I am sorry you took it that way. That certainly wasn't what was intended. But when second graders are still doing drills with single digit addition, which is what we had going on at our elementary school, then it has been dumbed down. Maybe you are in a state that has higher standards, I don't know.

While the following isn't evidence I do think it is a thought provoking article

A Brief History of Education | Psychology Today

It also addressed your earlier comment about shifting from hunter gathering to agrarian societies.
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Old 01-25-2011, 07:20 AM
 
Location: Austin, TX!!!!
3,764 posts, read 7,698,804 times
Reputation: 1743
Quote:
Originally Posted by lucygirl951 View Post
I teach at the college level. I'm not certified in K-12. I detest NCLB for many reasons, but public schools are hardly the nightmare scenario you describe.

One thing that I have observed from teaching that the college level for 16 years is that students who attend public and parochial schools are far more prepared for the rigors of academia than those who are home schooled or who attended Montessori.
I have not described a "nightmare" scenario. I said schools here have been dumbed down. I wrote the current education system doesn't serve all kids well. It serves many well, but not all. I would even say most kids would do better in a different type of learning environment more consistent with human nature.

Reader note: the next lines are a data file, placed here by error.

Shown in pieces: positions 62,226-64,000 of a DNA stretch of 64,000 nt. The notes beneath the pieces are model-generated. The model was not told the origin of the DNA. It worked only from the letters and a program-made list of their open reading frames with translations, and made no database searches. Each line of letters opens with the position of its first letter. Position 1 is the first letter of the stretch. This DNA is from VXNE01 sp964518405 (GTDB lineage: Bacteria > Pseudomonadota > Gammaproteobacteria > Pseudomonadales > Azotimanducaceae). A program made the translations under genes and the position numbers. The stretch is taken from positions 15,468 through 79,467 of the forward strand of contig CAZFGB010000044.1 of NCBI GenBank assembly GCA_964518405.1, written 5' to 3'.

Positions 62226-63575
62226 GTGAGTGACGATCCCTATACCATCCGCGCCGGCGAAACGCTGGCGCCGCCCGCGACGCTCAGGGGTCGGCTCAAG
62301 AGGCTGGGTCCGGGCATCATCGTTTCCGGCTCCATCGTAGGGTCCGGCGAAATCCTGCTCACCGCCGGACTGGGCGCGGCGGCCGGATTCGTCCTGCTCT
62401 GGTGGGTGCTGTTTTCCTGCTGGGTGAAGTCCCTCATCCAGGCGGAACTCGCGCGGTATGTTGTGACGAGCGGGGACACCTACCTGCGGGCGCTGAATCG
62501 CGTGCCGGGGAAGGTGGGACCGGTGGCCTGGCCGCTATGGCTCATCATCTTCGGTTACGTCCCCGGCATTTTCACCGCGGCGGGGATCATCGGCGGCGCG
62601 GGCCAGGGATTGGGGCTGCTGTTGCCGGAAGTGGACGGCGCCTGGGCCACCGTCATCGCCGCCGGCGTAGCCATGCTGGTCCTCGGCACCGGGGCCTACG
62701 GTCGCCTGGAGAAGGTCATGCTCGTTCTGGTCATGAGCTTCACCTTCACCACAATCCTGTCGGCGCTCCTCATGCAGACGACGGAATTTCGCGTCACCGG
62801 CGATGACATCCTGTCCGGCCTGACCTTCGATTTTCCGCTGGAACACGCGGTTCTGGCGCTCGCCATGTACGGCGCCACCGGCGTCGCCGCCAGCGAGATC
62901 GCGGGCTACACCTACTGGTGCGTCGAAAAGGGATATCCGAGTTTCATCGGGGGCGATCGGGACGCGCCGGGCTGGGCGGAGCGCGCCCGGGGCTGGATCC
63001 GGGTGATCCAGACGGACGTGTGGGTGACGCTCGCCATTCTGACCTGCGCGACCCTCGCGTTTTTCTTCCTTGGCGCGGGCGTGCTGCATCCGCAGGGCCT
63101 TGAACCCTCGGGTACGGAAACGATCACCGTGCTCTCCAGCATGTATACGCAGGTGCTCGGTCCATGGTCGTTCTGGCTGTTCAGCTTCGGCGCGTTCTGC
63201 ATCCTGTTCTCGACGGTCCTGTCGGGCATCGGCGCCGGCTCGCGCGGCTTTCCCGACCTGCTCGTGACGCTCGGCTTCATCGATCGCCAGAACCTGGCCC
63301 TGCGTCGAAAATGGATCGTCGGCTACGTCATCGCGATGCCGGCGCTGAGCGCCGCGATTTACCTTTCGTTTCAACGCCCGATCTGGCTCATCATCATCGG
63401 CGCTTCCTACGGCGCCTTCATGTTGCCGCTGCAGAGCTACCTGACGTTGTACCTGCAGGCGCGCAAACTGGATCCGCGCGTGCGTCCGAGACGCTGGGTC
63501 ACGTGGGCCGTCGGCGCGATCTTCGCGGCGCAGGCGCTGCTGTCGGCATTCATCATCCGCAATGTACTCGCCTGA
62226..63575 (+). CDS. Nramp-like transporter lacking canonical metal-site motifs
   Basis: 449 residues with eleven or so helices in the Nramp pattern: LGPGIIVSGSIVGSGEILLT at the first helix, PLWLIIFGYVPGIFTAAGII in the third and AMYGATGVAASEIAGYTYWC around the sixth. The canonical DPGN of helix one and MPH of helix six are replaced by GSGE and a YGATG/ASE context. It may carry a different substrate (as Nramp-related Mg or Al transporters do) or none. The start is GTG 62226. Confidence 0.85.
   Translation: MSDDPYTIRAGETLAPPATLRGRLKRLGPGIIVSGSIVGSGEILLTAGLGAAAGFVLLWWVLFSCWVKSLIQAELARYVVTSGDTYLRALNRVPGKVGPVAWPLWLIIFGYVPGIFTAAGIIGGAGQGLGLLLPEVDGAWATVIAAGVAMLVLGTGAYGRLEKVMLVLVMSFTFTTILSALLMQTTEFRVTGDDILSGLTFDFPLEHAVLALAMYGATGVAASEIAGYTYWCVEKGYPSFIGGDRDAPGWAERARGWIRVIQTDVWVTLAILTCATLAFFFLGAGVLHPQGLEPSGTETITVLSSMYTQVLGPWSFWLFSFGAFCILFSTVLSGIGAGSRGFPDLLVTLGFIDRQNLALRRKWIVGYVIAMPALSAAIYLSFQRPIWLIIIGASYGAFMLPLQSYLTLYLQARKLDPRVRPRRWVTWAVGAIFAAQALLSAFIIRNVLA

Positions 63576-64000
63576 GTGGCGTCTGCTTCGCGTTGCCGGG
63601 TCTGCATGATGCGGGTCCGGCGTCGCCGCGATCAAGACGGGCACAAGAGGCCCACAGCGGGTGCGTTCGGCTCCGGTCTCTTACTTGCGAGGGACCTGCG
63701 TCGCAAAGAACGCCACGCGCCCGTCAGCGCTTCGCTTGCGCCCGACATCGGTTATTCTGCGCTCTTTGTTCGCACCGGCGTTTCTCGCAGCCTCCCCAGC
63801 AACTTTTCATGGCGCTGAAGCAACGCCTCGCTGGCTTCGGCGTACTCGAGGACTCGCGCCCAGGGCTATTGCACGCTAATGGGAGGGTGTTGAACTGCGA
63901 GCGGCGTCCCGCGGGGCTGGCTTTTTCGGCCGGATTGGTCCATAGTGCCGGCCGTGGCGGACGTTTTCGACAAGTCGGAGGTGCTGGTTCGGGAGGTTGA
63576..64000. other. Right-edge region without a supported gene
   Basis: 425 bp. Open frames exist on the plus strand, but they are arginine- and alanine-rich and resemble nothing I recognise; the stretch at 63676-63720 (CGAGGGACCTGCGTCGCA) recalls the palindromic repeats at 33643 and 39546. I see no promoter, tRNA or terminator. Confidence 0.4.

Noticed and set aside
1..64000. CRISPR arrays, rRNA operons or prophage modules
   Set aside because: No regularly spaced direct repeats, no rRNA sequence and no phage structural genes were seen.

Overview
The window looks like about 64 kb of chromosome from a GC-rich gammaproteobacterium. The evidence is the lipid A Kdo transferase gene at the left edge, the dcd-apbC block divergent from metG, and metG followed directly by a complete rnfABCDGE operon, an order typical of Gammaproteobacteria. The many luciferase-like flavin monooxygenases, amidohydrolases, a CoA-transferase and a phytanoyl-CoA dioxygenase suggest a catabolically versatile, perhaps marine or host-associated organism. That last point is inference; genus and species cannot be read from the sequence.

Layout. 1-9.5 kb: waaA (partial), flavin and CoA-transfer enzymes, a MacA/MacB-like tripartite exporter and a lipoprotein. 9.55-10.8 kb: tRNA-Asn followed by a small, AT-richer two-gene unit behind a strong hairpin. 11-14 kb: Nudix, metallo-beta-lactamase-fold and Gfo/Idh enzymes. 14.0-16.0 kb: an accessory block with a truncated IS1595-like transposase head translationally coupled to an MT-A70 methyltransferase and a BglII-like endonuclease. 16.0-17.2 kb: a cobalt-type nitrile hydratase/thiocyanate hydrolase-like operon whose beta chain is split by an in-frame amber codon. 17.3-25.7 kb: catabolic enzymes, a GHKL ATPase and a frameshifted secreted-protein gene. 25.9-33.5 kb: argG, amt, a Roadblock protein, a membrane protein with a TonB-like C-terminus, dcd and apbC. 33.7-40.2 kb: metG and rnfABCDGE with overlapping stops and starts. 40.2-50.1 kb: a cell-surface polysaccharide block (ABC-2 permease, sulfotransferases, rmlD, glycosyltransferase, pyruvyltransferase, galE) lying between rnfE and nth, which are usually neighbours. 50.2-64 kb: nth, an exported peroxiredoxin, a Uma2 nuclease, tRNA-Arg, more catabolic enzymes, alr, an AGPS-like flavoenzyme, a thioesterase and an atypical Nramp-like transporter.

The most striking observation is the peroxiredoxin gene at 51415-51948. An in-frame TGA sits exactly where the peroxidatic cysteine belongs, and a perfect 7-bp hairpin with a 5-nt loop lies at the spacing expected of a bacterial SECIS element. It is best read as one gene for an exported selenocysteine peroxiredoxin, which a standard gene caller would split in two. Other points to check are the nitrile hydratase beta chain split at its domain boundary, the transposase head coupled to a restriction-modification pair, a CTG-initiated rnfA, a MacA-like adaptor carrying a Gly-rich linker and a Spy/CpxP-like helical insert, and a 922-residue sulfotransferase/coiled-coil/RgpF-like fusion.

You know, if I say school doesn't work for my son, you accuse me a being an elitist and a micromanager, if I say I think in fact most kids would do better in environment where they can learn at there own pace, I'm somehow looking for paradigms that fit my preconceived notions. How come you are so intent on belittling my experiences and all of the authors I've referenced here.

If you want to disagree with me, that's fine, but I don't like personal attacks and that is what this seems to be turning into. You and I have never met. We likely never will. You don't know me, you don't know my kid, but you have me all figured out based on other people you know.

Btw, I have a friend that teaches math at the University of Tennessee - she hasn't made the same connection you have.
Additionally, one study cited in this article that homeschoolers actually do better in college. Can Homeschoolers Do Well in College? - CBS MoneyWatch.com and graduated at a higher rate than other students. I cannot meaningfully comment on Montessori students.